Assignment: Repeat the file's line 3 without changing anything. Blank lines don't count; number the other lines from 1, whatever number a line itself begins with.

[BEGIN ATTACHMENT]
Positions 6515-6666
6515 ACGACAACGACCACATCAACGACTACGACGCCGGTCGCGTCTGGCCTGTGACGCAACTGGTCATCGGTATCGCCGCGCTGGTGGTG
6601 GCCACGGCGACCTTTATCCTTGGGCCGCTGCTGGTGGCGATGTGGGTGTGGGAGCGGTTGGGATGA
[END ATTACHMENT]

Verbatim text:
6601 GCCACGGCGACCTTTATCCTTGGGCCGCTGCTGGTGGCGATGTGGGTGTGGGAGCGGTTGGGATGA